I do this at night, and also if I wake up early in the morning and need to put myself back to sleep. Sometimes it doesn’t work, like this morning. I tried for 2 hours, and finally I got up, went straight to my computer, by-passing coffee, and put the words down into a file. This specific scene has been in my head for weeks and I just could not go on to another without putting it in a file, and therefore “letting it go.”
It felt good to actually write again. So good in fact that after getting a cup of coffee I started paging through the file and decided it was time to put in order. This is also how I write, or at least how I begin books–I throw a lot of words into a file with different scenes from all over the story, and then eventually I decide it’s time to put them in order. It’s not nearly as scary as staring at a blank screen. Also, I have a tough time writing in order. I like to write the “fun” scenes (often the most emotional ones or the turning points) first. When I write in order I tend to write a lot of stuff that nobody really wants to read. Or at least I don’t. Better, for me, to write the scenes and then string them together.
At any rate, guess what? I’ve got 14k words already! I know! I’m shocked too. Here I was thinking I wasn’t doing a darned thing, but nope. I’ve got words. Some of them I knew because I liked them, and I’ve read them a few times (yes, writers do fall in love with their own stories and we do re-read for joy. If we didn’t, we could never do the agonizing work of revising, rewriting, editing, re-editing and oh-my-God-how-I-hate-it-promotion.) One of the scenes, I don’t even remember writing.
So–deep breath–I’m back at it. I’ve got some issues. Neri seems to be doing a whole lot of speech-giving and I don’t quite know what to do about that. Should I write all the speeches? Should I re-write/re-plot so there aren’t so many? Are they boring, or necessary? I don’t know. Time will tell, I guess.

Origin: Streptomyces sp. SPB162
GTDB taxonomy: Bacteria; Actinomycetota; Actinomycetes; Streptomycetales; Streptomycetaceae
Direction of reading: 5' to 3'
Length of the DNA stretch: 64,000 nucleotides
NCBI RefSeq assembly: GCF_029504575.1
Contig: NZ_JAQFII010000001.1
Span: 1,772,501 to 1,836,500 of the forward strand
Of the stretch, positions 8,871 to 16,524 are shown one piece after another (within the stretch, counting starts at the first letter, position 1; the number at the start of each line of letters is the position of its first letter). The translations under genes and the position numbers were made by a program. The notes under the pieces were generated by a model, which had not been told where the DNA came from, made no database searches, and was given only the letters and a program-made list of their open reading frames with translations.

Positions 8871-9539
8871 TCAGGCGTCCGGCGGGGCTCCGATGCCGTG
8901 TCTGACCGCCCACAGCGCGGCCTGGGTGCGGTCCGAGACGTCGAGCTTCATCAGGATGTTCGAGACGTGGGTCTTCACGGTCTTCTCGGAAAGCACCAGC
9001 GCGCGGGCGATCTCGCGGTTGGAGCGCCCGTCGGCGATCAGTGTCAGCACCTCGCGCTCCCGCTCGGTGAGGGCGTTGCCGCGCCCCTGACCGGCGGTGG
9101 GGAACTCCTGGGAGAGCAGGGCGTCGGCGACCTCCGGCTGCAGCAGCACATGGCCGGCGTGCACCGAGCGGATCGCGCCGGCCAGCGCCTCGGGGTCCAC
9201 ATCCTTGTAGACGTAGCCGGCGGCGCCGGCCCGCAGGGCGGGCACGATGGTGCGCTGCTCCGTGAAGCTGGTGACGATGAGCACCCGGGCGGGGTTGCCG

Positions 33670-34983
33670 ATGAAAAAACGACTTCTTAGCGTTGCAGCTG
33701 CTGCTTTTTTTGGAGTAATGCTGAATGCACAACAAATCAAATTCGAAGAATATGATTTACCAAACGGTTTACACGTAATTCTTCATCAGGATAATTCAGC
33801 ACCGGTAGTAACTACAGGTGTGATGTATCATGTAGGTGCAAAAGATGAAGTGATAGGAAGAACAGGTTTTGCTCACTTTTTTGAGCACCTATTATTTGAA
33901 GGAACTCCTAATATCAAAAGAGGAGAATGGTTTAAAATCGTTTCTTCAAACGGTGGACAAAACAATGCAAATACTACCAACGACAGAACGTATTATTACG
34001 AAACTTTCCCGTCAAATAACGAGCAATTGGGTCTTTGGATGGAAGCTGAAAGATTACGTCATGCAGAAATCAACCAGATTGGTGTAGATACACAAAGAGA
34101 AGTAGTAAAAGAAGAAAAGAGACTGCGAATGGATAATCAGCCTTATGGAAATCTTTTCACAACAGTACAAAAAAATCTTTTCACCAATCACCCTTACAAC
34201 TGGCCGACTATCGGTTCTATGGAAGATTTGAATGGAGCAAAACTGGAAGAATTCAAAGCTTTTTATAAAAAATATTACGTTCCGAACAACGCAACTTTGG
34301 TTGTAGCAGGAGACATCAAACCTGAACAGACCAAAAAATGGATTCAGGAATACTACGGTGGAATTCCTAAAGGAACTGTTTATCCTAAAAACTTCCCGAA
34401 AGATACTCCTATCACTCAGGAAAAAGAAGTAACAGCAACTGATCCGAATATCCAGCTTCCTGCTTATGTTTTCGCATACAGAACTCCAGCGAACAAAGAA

I will say, Sacrifice (tentatively named) is shaping up to have much more romance than The Children of Liberty. I worry a little if that’s because the romance writer in me is just missing writing romance. Maybe, but I think it’s just more the way the trilogy goes. Neri was in a rough, precarious situation in The Liars, never mind being very married. In The Children of Liberty she was no only in a lot of actually fighting, but she was fighting her way through some pretty intense grief. Although we never really stop missing the loved ones we’ve lost, we do find ways to continue on with life. Granted she is nowhere near being finished mourning–it’s years long, not months–she has learned she can’t stathere. And so in Sacrifice her heart is finding it’s way.
The only problem is–will she live long enough for any of that to matter?. . .
Yeah, I kinda had to do that da-da-da moment. Now, back to work!